While no one is suggesting that countries abandon biofuels, Mr. Dubois and other food experts suggest that they should revise their policies so that rigid fuel mandates can be suspended when food stocks get low or prices become too high.
“The policy really has to be food first,” said Hans Timmer, director of the Development Prospects Group of the World Bank. “The problems occur when you set targets for biofuels irrespective of the prices of other commodities.”
Mr. Timmer said that the recent rise in oil prices was likely to increase the demand for biofuels.
It can be tricky predicting how new demand from the biofuel sector will affect the supply and price of food. Sometimes, as with corn or cassava, direct competition between purchasers drives up the prices of biofuel ingredients. In other instances, shortages and price inflation occur because farmers who formerly grew crops like vegetables for consumption plant different crops that can be used for fuel.
China learned this the hard way nearly a decade ago when it set out to make bioethanol from corn, only to discover that the plan caused alarming shortages and a rise in food prices. In 2007 the government banned the use of grains to make biofuel.
Chinese scientists then perfected the process of making fuel from cassava, a root that yielded good energy returns, leading to the opening of the first commercial cassava ethanol plant several years ago.
“They’re moving very aggressively in this new direction; cassava seems to be the go-to crop,” said Greg Harris, an analyst with Commodore Research and Consultancy in New York who has studied the trade.
In addition to expanding cassava cultivation at home, China is buying from Cambodia and Laos as well as Thailand.
Although a mainstay of diets in much of Africa, cassava is not central to Asian diets, even though the Chinese once called it “the underground food store” because it provided crucial backup nutrition in lean harvest years. So the Chinese reasoned that making fuel with cassava would not directly affect food prices or create food shortages, at least at home. The proportion of Chinese cassava going to ethanol leapt to 52 percent last year from 10 percent in 2008.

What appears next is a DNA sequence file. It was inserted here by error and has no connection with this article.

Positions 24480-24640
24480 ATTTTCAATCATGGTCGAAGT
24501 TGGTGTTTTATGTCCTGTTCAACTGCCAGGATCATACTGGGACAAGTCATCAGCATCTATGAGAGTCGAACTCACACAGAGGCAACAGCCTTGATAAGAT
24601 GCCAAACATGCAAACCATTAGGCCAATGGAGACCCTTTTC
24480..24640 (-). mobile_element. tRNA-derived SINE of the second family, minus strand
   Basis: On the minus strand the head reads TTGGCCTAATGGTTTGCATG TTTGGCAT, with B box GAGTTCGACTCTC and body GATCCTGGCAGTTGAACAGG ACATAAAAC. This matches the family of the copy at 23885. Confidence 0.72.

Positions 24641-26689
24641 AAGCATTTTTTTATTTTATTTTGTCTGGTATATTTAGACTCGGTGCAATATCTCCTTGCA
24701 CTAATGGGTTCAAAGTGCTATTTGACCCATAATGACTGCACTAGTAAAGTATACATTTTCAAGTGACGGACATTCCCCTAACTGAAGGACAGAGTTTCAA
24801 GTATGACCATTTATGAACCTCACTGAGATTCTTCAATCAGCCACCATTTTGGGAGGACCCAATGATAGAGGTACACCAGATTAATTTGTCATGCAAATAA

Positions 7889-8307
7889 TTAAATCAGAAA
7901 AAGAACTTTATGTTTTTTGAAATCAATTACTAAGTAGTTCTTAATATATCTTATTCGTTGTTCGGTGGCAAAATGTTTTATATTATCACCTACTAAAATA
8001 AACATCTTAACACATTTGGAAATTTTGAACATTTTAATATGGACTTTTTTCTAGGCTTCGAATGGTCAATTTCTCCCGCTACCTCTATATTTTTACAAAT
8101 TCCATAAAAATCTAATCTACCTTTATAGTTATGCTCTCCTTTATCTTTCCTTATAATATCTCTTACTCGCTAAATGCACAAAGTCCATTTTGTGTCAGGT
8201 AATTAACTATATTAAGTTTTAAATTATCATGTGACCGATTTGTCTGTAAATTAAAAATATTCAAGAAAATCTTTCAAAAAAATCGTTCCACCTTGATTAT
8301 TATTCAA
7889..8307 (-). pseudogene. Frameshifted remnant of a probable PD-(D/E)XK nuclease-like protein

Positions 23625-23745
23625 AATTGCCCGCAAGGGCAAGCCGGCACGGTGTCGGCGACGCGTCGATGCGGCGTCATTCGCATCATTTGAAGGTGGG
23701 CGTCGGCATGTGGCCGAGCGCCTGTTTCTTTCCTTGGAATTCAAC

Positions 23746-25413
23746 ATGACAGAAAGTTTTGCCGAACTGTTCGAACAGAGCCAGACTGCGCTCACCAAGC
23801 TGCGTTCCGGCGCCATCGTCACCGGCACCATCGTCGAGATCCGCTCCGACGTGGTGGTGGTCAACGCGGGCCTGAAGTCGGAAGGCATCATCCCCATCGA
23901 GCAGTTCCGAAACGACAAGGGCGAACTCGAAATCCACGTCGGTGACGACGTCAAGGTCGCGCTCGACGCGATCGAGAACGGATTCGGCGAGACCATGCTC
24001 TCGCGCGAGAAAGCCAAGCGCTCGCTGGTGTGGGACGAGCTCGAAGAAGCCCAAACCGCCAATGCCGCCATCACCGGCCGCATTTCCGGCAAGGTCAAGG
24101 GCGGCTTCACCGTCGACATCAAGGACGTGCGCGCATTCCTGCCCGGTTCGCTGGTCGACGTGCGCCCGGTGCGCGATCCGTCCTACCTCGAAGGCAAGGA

More distant or indirect impacts are considered to be likely, however. Because cassava chips have been commonly used as animal feed, new demand from the biofuels industry might affect the availability and cost of meat. In Southeast Asian countries where China is paying generously for stockpiles of cassava, farmers may be tempted to grow the crop instead of, for example, other vegetables or rice.
And if China turned to Africa as a source, one of that continent’s staple food crops could be in jeopardy, although experts note that exporting cassava could also become a business opportunity.
“This is becoming a more valuable cash crop,” Mr. Harris said. “The farmland is limited, so the more that is devoted to fuel, the less is devoted to food.”
The Chinese demand for cassava could also dent planned biofuel production in poorer Asian nations: in the Philippines and Cambodia, developers were recently forced to suspend the construction of cassava bioethanol plants because the tuber had become too expensive.
Thailand’s own nascent biofuel industry may have trouble getting the homegrown cassava it needs because it may not be able to match the prices offered by Chinese buyers, according to the Food and Agriculture Organization.
Biofuels development in wealthier nations has already proved to have a powerful effect on the prices and the cultivation of crops. Encouraged by national biofuel subsidies, nearly 40 percent of the corn grown in the United States now goes to make fuel, with prices of corn on the Chicago Mercantile Exchange rising 73 percent from June to December 2010.
Such price rises also have distant ripple effects, food security experts say. “How much does the price of corn in Chicago influence the price of corn in Rwanda? It turns out there is a correlation,” said Marie Brill, senior policy analyst at ActionAid, an international development group. The price of corn in Rwanda rose 19 percent last year.
“For Americans it may mean a few extra cents for a box of cereal,” she said. “But that kind of increase puts corn out of the range of impoverished people.”
Higher prices also mean that groups like the World Food Program can buy less food to feed the world’s hungry.
European biofuels developers are buying large tracts of what they call “marginal land” in Africa with the aim of cultivating biofuel crops, particularly the woody bush known as jatropha. Advocates say that promoting jatropha for biofuels production has little impact on food supplies. But some of that land is used by poor people for subsistence farming or for gathering food like wild nuts.
“We have to move away from the thinking that producing an energy crop doesn’t compete with food,” said Mr. Dubois of the Food and Agriculture Organization. “It almost inevitably does.”
( Original Article )